Now, Russia’s invasion of Ukraine has added another layer of supply chain complexity. Countries and energy-intensive industries are looking to quickly replace their Russian oil and gas supplies. Under the best of circumstances, non-Russian suppliers would have been hard pressed to fill the gap. With supply chain problems holding up brownfield and greenfield projects, the challenge to meet the world’s short-term energy needs has grown exponentially.
Together, these industry challenges are taking a significant toll. Accenture
analyses suggest that they can add $10 to $15 or more per barrel to the breakeven cost of a new well. With commodity prices near record highs, oil and gas companies can likely absorb these costs. But record high prices don’t stay around forever. Every boom cycle is eventually followed by a bust. When prices plunge, an additional $10 or $15 of cost per barrel of oil will be unsustainable.
Collective Action For Collective Benefit
The change required is substantial. Old remedies such as rethinking procurement processes or renegotiating contracts with suppliers won’t be enough to save companies from the growing supply chain dilemma. In fact, any initiative or investment by an individual company to strengthen its supply chain will only do so much. Industry-wide supply chain vulnerabilities can only be addressed with an industry-wide solution. Collective risk requires a collective response.
I believe the only way the energy industry can achieve the supply chain resilience that’s needed is through a radical shift toward collaboration. Operators and service providers need to work together as never before. This means:
· Pooling demand for equipment and other supplies to improve energy availability and energy system efficiency—and making this unified view of demand available to OFES companies.
· Sharing resources and infrastructures to optimize asset utilization, logistics networks and service crews.
· Establishing joint procurement teams to source and manage products to improve competition and innovation among suppliers.
· Stress testing the resilience of their supply chains under various disruption scenarios.
· Setting up basin-wide control towers to improve supply chain visibility and optimize the execution of daily drilling, completions and production activities.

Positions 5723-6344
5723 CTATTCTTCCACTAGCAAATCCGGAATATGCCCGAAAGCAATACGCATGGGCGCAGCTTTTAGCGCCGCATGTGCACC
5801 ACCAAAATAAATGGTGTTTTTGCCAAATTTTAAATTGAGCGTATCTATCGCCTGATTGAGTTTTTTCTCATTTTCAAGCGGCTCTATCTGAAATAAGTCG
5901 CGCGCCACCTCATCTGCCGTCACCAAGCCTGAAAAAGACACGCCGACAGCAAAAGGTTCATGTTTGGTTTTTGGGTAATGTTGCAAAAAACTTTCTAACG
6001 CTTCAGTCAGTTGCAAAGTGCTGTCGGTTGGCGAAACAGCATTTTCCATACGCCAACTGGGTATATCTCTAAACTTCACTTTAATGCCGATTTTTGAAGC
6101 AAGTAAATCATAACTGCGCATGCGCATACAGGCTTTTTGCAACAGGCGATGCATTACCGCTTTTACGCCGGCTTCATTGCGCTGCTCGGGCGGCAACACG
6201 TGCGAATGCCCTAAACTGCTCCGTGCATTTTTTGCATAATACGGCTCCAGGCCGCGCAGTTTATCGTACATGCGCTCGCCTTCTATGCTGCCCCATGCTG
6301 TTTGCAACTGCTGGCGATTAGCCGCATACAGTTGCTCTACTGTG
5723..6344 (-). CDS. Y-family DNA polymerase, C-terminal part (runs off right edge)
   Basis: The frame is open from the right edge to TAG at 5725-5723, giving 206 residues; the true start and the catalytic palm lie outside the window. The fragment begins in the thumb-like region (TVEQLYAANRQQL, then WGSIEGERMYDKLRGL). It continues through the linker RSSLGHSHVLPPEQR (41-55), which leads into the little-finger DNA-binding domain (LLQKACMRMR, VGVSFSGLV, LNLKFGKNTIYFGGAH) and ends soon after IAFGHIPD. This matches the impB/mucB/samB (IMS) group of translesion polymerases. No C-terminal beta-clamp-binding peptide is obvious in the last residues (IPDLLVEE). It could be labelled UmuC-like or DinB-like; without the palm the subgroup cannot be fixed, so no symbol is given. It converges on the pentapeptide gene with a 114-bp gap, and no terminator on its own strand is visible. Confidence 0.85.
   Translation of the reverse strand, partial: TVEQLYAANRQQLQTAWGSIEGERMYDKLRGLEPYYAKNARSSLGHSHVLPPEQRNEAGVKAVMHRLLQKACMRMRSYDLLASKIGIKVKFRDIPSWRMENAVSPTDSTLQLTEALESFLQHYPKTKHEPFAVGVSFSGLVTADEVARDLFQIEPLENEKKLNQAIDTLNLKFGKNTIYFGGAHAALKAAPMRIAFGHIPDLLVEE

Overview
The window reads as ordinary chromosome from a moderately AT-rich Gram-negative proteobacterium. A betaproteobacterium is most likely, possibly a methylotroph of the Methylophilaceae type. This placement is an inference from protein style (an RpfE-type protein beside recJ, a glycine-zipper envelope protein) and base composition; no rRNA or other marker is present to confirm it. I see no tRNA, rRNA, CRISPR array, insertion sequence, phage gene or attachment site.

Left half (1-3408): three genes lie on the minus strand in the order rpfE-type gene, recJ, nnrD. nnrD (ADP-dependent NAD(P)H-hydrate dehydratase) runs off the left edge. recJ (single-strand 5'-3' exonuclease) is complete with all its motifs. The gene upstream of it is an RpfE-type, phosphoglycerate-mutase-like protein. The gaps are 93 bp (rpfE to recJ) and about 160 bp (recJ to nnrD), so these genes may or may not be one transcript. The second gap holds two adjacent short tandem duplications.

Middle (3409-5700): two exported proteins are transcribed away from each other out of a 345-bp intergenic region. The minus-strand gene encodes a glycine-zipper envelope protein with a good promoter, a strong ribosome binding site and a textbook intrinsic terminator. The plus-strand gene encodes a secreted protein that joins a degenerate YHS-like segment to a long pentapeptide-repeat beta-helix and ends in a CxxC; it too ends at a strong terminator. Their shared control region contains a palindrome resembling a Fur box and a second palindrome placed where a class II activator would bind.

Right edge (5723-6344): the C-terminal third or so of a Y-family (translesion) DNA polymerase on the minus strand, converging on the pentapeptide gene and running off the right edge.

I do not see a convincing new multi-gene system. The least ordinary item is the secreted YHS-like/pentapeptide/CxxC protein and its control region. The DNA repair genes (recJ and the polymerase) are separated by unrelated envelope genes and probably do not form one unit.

· Developing new types of relationships and contract structures that not only allow operators to understand supply shortages in real time, but also work more closely—and more strategically—with OFES companies to build supply chain resilience.
These and other collaborative actions would mark a radical departure for industry players that have historically kept their cards close to their respective vests. But the urgency of the situation calls for nothing less.
Strength in numbers
Oil and gas companies will never be able to predict or avoid all the risks to their supply chains. But they can take collective actions today to strengthen their supply chains and mitigate the negative consequences of disruptions in the future.
I believe that without integrated planning, demand pooling, and infrastructure, and resource sharing among operators and OFES companies, the industry won’t be able to truly optimize asset utilization, logistics networks or service crews. Isolated and short-term fixes won’t withstand the next, inevitable supply chain shock.
The good news is that there are clear signals about what the industry can do to achieve the supply chain resilience that is required. With commodity prices near record highs, oil and gas players now have the opportunity to work in partnership to develop supply chain solutions that will enable the ongoing energy transition—and the security and reliability of an energy system upon which we all depend. Their collective wisdom and collective action will give Professor Gidding’s “Collective Behavior” a new and positive meaning.
 Clarence H. Northcott, “The Sociological Theories of Franklin H. Giddings,” American Journal of Sociology, Vol. 24, No. 1 (Jul., 1918).